Bleak House By Charles Dickens Summary and Analysis Chapter 55 - Flight

Mrs. Bagnet brings Mrs. Rouncewell to George's prison cell, where mother and son are happily reunited after many years of separation. George consents to accept a defense lawyer.


Summary

Mrs. Bagnet brings Mrs. Rouncewell to George's prison cell, where mother and son are happily reunited after many years of separation. George consents to accept a defense lawyer.

When Mrs. Rouncewell goes to the Dedlock house, she tells Lady Dedlock that George is being held for Tulkinghorn's murder. She also shows Lady Dedlock a letter giving a printed (newspaper) account of the discovery of Tulkinghorn's body and bearing, under the account, Lady Dedlock's name and the word "murderess." Mr. Guppy arrives, warns her that Hawdon's letters, which he thought were destroyed, are now held by the Smallweeds, and he tells her further that Grandfather Smallweed will probably use them to try to extract money from her. (Guppy is protective of Lady Dedlock in accordance with the promise he made to Esther.)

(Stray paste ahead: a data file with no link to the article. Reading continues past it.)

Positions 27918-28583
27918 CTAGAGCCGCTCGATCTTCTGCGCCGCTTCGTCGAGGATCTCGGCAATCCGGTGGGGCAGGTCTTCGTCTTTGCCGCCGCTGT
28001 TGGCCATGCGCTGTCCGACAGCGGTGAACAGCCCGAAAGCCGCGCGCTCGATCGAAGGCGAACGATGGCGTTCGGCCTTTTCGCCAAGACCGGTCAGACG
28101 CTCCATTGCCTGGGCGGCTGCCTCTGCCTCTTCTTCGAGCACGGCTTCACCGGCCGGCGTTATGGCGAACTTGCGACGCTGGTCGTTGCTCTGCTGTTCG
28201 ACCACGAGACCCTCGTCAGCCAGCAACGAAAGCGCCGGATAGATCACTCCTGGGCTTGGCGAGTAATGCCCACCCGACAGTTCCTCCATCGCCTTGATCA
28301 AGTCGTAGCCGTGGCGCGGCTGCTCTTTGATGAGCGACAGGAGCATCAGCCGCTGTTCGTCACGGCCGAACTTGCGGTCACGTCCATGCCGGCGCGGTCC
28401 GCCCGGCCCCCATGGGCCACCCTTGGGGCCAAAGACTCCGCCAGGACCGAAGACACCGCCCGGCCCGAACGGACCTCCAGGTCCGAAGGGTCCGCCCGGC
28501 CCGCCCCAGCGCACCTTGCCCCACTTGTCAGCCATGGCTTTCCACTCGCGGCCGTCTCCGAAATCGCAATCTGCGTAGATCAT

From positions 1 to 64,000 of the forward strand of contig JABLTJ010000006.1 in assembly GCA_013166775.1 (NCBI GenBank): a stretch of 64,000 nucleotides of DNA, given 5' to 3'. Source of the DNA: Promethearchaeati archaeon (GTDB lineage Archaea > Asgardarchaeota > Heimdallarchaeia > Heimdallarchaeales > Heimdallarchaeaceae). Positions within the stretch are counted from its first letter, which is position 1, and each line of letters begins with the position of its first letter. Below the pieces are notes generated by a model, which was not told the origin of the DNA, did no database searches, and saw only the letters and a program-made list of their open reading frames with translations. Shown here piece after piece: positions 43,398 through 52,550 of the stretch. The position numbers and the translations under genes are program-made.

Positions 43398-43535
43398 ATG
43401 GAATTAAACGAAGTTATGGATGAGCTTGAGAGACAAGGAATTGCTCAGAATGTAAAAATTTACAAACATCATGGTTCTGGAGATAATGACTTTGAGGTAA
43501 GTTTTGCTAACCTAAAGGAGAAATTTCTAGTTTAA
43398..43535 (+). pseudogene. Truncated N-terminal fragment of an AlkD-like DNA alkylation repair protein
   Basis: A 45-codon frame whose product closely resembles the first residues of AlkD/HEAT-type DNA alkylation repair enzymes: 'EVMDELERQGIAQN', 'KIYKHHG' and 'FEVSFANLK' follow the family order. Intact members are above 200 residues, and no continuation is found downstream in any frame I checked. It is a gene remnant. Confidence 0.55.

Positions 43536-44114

When Guppy leaves, Lady Dedlock is seized with horror. Tulkinghorn, though dead, remains a menacing figure: Even in death, he pursues her. She writes a brief letter to Sir Leicester explaining her own motives and movements on the night of Tulkinghorn's murder. She states that she is innocent of Tulkinghorn's murder, but that she is not innocent of anything else that "you have heard, or will hear." Then she "veils and dresses quickly, leaves all her jewels and her money and exits the house.

Analysis

The reunion of George Rouncewell and his mother ties up one of the loose ends of a subplot and provides another occasion for Dickens to provide his early readers with something many of them delighted in: the effusive expression of virtuous domestic sentiment.

Once again Mr. Guppy, though still somewhat absurd, appears in a rather favorable light. Lady Dedlock follows the pattern so often found in classical tragedy: Because she lacks certain vital information (her husband's forgiveness, Hortense's arrest), she makes a fatal decision. Her character, however, is not sufficiently deep or noble to create the compelling effect of high tragedy; she is a figure of pathos.

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